BRIGHTON 2008 REVIEWS

 

The Shoreham Herald December 2008

Sarah Booker

 

SINGING along with all their hearts, the crowd at The Brighton Centre relived the joyous moments when they first heard the Sheffield sounds of The Human League, ABC and Heaven 17.


The three bands, who each had their first tastes of success some 27 years ago, sounded even better than they did in their youth, the only difference now is your mother wouldn't question their gender.

Heaven 17

First up at the concert on Friday, December 5, were Heaven 17, formed after the original Human League split in 1981, with Martyn Ware on keyboards, looking as though he'd come straight from the office, and a very fresh-faced Glenn Gregory.

The richness of Gregory's vocals was stunning as the band marched through the back catalogue rich with early 80s political references.

Finishing with Come Live With Me and Temptation, backing singer Billie Godfrey proved she possesses a fine instrument, hitting the high notes effortlessly.

Listening to Temptation 25 years after its first release, it's easy to see how its sound influenced early 90s dance music.

ABC

Next up were ABC, with Martin Fry eschewing the gold lamé for a tux.

I was surprised Shoot That Poison Arrow came so early in the set, as in my opinion it's ABC's finest tune.

However, as the show progressed there were calls for other hits and the final four songs didn't deny the fans.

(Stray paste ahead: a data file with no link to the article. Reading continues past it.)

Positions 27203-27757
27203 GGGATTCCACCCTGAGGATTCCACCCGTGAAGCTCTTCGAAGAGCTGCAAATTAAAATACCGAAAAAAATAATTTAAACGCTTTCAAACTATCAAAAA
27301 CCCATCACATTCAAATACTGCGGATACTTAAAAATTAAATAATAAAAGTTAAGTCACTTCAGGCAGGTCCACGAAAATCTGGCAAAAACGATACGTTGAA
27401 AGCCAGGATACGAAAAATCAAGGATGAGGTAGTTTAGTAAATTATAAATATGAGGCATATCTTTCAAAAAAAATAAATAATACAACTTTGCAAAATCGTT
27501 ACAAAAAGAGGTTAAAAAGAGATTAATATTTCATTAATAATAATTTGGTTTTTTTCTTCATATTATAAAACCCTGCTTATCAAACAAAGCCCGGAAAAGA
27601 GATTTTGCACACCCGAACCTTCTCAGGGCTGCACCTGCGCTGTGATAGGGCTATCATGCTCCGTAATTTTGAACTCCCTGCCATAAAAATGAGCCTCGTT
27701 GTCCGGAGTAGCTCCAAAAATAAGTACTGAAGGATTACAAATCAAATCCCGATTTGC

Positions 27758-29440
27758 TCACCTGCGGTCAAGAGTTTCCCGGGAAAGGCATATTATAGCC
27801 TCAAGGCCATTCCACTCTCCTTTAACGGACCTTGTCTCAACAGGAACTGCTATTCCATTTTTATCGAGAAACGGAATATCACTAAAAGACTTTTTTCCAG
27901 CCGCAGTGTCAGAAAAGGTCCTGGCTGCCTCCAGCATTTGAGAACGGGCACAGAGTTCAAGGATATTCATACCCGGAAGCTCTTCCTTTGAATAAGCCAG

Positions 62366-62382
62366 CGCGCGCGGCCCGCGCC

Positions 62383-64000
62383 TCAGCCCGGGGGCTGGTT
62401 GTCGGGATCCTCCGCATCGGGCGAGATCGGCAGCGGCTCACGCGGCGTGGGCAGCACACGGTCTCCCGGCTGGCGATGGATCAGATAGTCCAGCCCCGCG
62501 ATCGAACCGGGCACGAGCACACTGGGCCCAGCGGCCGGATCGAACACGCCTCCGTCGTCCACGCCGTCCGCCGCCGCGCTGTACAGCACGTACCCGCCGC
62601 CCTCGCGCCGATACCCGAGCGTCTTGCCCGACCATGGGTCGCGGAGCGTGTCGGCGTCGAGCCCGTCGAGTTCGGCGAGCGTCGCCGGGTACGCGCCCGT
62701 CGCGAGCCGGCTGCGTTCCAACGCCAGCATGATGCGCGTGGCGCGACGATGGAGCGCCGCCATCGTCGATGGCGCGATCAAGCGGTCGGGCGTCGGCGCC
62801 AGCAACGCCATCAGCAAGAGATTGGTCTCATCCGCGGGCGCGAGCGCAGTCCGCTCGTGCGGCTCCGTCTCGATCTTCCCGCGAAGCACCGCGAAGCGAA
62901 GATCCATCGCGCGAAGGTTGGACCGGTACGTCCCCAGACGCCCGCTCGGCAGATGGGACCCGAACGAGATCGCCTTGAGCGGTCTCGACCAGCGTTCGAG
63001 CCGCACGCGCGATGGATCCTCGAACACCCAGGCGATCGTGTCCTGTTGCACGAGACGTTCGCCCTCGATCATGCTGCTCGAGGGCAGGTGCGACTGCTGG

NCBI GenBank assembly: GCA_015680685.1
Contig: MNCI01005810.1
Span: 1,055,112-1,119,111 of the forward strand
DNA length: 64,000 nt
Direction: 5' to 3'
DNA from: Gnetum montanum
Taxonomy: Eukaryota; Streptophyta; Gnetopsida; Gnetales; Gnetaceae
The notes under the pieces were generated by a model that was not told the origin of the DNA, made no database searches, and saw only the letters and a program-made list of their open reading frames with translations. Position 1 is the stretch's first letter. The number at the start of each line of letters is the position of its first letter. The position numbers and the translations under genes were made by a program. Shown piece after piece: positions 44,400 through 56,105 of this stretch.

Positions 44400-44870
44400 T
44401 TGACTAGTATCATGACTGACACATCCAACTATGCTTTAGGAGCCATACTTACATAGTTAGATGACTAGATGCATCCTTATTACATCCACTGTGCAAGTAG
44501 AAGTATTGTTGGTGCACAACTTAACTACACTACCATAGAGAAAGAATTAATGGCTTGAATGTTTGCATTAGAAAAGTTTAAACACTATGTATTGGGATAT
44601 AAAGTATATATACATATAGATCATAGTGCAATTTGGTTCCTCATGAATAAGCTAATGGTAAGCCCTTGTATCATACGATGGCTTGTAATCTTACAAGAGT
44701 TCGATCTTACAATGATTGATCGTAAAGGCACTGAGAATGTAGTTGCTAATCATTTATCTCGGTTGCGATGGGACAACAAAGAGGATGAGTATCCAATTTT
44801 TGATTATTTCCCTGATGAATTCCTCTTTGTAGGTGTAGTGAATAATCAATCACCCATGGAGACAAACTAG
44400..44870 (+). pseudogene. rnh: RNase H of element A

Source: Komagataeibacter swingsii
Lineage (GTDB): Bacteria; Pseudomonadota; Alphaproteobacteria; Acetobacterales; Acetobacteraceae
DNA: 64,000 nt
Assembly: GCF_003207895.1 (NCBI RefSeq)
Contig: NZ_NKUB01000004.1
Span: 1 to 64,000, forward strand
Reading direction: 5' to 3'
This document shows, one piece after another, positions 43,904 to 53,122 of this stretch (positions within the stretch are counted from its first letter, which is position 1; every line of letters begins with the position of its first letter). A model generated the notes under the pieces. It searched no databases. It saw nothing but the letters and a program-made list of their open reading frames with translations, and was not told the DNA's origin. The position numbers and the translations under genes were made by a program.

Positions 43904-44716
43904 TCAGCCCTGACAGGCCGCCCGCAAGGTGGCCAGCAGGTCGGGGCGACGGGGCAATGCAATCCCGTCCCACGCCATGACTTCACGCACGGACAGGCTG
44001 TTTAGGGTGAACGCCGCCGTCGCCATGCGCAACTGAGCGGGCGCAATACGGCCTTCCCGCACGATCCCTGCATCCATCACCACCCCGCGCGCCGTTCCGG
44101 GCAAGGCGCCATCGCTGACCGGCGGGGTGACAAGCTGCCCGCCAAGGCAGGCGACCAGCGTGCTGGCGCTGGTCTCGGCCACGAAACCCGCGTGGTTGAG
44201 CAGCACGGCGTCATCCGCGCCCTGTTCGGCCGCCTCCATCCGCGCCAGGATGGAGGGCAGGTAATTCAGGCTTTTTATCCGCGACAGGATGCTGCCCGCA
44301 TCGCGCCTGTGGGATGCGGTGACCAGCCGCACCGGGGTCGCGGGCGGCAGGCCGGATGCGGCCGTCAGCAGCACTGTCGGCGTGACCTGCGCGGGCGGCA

Fry can certainly hold a tune and was note perfect through Tears Are Not Enough, All of My Heart, When Smokey Sings and the finale The Look of Love.

The Human League

Then it was time for the band we'd all been waiting for, The Human League.

They're one of my all-time favourites.

I can still remember my nine-year-old self being transfixed by the sight of a man with a weird haircut, performing alongside two teenage dancing girls, singing Sound of the Crowd on Top of the Pops.

How glamorous they were to me, the aspiring electro-loving kid who used to admire the teenage New Romantics standing outside Shoreham Community Centre as they waited to get in to the Monday night disco.

Phil Oakey doesn't have hair any more, choosing to shave off what's left, but this is the only concession to his 53 years.

When Oakey appeared on stage and sang the first line of Seconds, I felt the same tingle as the day when my then 33-year-old father brought home the album Dare, and I heard the track for the first time.

Then along came the girls.

Joanne Catherall and Susanne Sulley may be in their mid-40s now, but they look and sound just as they did in the 80s, albeit with better hairstyles.

They launched into Mirror Man, and crowd responded with the loudest sing-along I've heard in years.

The first two bands had warmed people up, and all the musicians looked as though they were enjoying themselves on stage, feeling the affection of the crowd and smiling as the lyrics were chanted back to them.

But The Human League took the singing was almost at football stadium levels.

The set was dominated by songs from the bands most commercially-successful albums, Dare and Hysteria, with a nod to Octopus for a fine rendition of Tell Me When.

It's difficult to feel disappointed at the lack of tracks from Crash, or the great – but mostly ignored – Secrets, when the band are belting out Love Action, The Lebanon, Louise, and Fascination.

From start to finish it was all killer, no filler, and the last song of the night had the words to sum it up, "we'll always be together in electric dreams".